"amphetamine." A Dictionary of Biology. . Retrieved April 25, 2017 from Encyclopedia.com: http://www.encyclopedia.com/science/dictionaries-thesauruses-pictures-and-press-releases/amphetamine-0

amphetamine

am·phet·a·mine / amˈfetəˌmēn; -min/ • n. a synthetic, addictive, mood-altering drug, C6H5CH2CH(CH3)NH2, used illegally as a stimulant and as a prescription drug to treat ADD and narcolepsy.

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"amphetamine." The Oxford Pocket Dictionary of Current English. . Encyclopedia.com. 25 Apr. 2017 <http://www.encyclopedia.com>.

"amphetamine." The Oxford Pocket Dictionary of Current English. . Encyclopedia.com. (April 25, 2017). http://www.encyclopedia.com/humanities/dictionaries-thesauruses-pictures-and-press-releases/amphetamine-0

"amphetamine." The Oxford Pocket Dictionary of Current English. . Retrieved April 25, 2017 from Encyclopedia.com: http://www.encyclopedia.com/humanities/dictionaries-thesauruses-pictures-and-press-releases/amphetamine-0

amphetamine

amphetamine Also known as benzidrine. A chemical at one time used as an appetite suppressant; addictive, and a common drug of abuse (‘speed’), its use is strictly controlled by law.

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"amphetamine." A Dictionary of Food and Nutrition. . Encyclopedia.com. 25 Apr. 2017 <http://www.encyclopedia.com>.

"amphetamine." A Dictionary of Food and Nutrition. . Encyclopedia.com. (April 25, 2017). http://www.encyclopedia.com/education/dictionaries-thesauruses-pictures-and-press-releases/amphetamine

"amphetamine." A Dictionary of Food and Nutrition. . Retrieved April 25, 2017 from Encyclopedia.com: http://www.encyclopedia.com/education/dictionaries-thesauruses-pictures-and-press-releases/amphetamine

amphetamine

amphetamine 1-phenyl-2-aminopro-pane, a drug that stimulates the central nervous system and prevents sleep.

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"amphetamine." A Dictionary of Zoology. . Encyclopedia.com. 25 Apr. 2017 <http://www.encyclopedia.com>.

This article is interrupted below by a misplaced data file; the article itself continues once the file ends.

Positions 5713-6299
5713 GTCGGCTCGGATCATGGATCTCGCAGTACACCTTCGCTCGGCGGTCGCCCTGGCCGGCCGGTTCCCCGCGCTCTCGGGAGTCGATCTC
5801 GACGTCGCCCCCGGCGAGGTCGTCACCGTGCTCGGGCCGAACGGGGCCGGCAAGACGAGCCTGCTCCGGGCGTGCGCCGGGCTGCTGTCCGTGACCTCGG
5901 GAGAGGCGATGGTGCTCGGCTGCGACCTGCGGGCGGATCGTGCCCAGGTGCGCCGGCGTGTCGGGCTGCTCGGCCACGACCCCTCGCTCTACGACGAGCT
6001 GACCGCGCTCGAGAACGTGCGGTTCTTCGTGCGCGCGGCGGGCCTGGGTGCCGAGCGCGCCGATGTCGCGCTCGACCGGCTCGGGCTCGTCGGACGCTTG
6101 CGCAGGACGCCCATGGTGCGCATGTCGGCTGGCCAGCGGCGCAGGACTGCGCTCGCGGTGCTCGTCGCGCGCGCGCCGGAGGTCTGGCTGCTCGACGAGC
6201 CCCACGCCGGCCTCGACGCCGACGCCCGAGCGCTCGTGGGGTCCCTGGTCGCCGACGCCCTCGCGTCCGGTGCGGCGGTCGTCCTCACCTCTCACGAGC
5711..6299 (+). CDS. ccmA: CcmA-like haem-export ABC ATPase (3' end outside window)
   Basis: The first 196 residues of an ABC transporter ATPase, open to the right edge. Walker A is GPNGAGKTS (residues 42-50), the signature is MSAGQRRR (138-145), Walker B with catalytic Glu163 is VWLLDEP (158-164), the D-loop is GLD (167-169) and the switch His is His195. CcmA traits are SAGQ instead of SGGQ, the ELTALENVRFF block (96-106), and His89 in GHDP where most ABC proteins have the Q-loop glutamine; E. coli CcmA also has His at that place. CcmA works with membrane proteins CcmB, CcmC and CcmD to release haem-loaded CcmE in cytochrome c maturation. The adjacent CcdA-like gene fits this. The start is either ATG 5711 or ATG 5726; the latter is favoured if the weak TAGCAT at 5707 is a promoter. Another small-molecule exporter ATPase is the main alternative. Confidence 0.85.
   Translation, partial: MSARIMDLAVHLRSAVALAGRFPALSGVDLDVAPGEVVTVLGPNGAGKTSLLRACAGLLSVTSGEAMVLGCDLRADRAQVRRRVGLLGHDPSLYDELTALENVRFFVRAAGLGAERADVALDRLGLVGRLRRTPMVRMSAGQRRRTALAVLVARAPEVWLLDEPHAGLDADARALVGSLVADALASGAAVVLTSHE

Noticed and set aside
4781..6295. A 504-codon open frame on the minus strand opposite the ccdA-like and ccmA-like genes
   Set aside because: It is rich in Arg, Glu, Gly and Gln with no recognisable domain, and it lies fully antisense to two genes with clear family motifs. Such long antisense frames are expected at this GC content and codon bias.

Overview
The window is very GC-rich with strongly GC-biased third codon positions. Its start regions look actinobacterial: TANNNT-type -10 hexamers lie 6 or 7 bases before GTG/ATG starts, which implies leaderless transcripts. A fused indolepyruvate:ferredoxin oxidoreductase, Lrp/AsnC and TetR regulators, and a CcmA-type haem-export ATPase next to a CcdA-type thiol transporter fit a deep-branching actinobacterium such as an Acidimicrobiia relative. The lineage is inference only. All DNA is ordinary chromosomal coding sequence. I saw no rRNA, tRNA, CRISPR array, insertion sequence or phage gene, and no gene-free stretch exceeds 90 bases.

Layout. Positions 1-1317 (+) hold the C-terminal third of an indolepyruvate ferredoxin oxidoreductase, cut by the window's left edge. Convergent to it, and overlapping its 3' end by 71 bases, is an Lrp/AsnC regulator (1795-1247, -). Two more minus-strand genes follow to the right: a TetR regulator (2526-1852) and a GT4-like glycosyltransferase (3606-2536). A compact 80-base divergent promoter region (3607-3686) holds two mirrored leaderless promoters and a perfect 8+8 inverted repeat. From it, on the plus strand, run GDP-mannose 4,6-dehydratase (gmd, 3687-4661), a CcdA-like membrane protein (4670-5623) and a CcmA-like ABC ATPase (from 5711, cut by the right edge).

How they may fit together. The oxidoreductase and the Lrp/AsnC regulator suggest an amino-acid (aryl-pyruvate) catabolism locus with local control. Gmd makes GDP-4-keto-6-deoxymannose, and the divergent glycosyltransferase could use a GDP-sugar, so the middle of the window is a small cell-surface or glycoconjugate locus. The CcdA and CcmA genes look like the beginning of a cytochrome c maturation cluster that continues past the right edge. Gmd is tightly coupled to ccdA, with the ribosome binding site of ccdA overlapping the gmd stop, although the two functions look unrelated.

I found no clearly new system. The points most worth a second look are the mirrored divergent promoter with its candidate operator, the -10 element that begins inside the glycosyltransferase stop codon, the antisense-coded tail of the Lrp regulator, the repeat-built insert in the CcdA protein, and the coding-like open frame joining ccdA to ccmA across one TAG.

"amphetamine." A Dictionary of Zoology. . Encyclopedia.com. (April 25, 2017). http://www.encyclopedia.com/science/dictionaries-thesauruses-pictures-and-press-releases/amphetamine

"amphetamine." A Dictionary of Zoology. . Retrieved April 25, 2017 from Encyclopedia.com: http://www.encyclopedia.com/science/dictionaries-thesauruses-pictures-and-press-releases/amphetamine

amphetamine

amphetamine •gamine • bromine • thiamine •dopamine • amphetamine • histamine •quinine • strychnine • mezzanine •spalpeen • Philippine • lycopene •gangrene • terrene • silkscreen •windscreen • citrine • Dexedrine •putting green • Benzedrine •Irene, polystyrene •widescreen • sight screen •chlorine, chorine, Doreen, Maureen, Noreen, taurine •smokescreen • rood screen •sunscreen • fluorine • helleborine •Gadarene • Hippocrene •glycerine (US glycerin), nitroglycerine (US nitroglycerin) •nectarine • wintergreen • Methedrine •evergreen • wolverine • vaccine •glassine • Essene • Rexine • piscine •epicene • glycine • pyroxene •Palaeocene (US Paleocene) •Pliocene • Miocene • Holocene •damascene • kerosene • Plasticine •Pleistocene

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"amphetamine." Oxford Dictionary of Rhymes. . Encyclopedia.com. 25 Apr. 2017 <http://www.encyclopedia.com>.

"amphetamine." Oxford Dictionary of Rhymes. . Encyclopedia.com. (April 25, 2017). http://www.encyclopedia.com/humanities/dictionaries-thesauruses-pictures-and-press-releases/amphetamine

"amphetamine." Oxford Dictionary of Rhymes. . Retrieved April 25, 2017 from Encyclopedia.com: http://www.encyclopedia.com/humanities/dictionaries-thesauruses-pictures-and-press-releases/amphetamine